The National Bureau of Economic Research recently determined that a recession
began in March 2001, in large part due to a peak reached in employment
growth. Since March, over 1 million jobs have been lost in the U.S. economy.
During previous recessions, employment levels have tended to decrease
in the nation and district states, although there are some exceptions.
Since 1952, employment growth in Minnesota and Wisconsin has followed
the national trend during all time periods, while employment growth in
Montana, North Dakota and South Dakota has at times deviated from the
During the previous two periods of recession, that is 1980-1982
and 1990-1991, employment dipped in the district and the nation,
but at somewhat different rates. In 1980-1982, the percent decrease
in district employment was larger than the nation. However, during
1990-1991, employment growth remained positive in the district,
while employment levels decreased nationally.
From February, the month prior to the beginning of the most recent
recession, until October, seasonally adjusted nonfarm employment
dropped in Minnesota, North Dakota and Wisconsin at rates even or
lower than the national average, while employment in Montana and
South Dakota increased slightly. Changes in district employment
by sector during October roughly mirrored the nation (see "District
economy slowed in 2001; expected to remain sluggish in 2002").
Since 1952 employment growth in Minnesota and Wisconsin has closely
followed the national trend. However, Montana, North Dakota and
South Dakota deviated from the nation during a five-year period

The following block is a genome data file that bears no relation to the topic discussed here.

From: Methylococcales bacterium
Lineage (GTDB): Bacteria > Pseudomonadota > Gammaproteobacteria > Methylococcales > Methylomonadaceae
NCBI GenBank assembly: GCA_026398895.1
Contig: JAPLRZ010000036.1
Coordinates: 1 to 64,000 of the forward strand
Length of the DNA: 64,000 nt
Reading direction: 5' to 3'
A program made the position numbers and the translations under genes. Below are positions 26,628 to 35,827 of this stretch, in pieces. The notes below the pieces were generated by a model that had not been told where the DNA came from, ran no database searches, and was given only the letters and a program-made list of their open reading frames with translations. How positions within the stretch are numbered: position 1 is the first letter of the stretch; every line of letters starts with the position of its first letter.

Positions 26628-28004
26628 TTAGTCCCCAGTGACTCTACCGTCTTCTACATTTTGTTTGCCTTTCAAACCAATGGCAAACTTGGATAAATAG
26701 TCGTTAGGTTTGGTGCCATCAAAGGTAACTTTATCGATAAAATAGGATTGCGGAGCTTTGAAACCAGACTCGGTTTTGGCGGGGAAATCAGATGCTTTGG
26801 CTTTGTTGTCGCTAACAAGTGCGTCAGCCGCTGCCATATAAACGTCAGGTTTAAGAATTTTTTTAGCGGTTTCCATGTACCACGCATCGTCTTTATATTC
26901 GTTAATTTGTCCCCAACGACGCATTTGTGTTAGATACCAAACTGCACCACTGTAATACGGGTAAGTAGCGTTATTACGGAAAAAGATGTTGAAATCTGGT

in the 1960s, and the farm crisis of the 1980s began a period when
employment growth in these states moved in opposite directions from
the nation. However, since the mid-1990s employment growth in Montana
and the Dakotas has followed the nation.
Differences in population growth and industry and labor composition,
as well as changes in agricultural conditions, which have a larger
impact on Montana and the Dakotas than on Minnesota and Wisconsin,
contribute to divergences among these two sets of states in employment
|INGREDIENTS OF A RECESSION
The common definition of a recession is two consecutive quarters
of decreasing gross domestic product (GDP), that is, the value
of goods and services produced in the economy. However, since
GDP is published quarterly and is sometimes revised years
later, other economic indicators are used to determine when
a recession begins and ends.
According to the National Bureau of Economic Research (NBER),
which determines the peaks and troughs of the business cycle,
a recession is a significant decline in economic activity,
lasting more than a few months and visible in industrial production,
employment, real income and wholesale-retail trade. Other
measures also help determine when the economy has reached
its highest point (peak) and begins to contract. This marks
the beginning of a recession. A recession ends when the economy
reaches a trough, the turning point where economic activity
begins to expand.
The NBER Business Cycle Dating Committee announced on Nov.
26 that a peak in U.S. business activity occurred in March
2001. The points listed below summarize some of the observations
the NBER made in reaching its decision.
Employment, the broadest monthly indicator, reached a
peak in March 2001 and subsequently declined at a rate similar
to the average of the first seven months of previous recessions.
Industrial production peaked in September 2000 and declined
over the next 12 months by close to 6 percent. Real manufacturing
and trade sales reached a peak about November 2000.
While real personal income hasn't peaked, the NBER contends
that continued fast growth in productivity and sharp decreases
in import prices, especially oil, have propped up income
The attacks of Sept. 11 deepened the economic contraction
and may have had an important role in turning the episode
into a recession.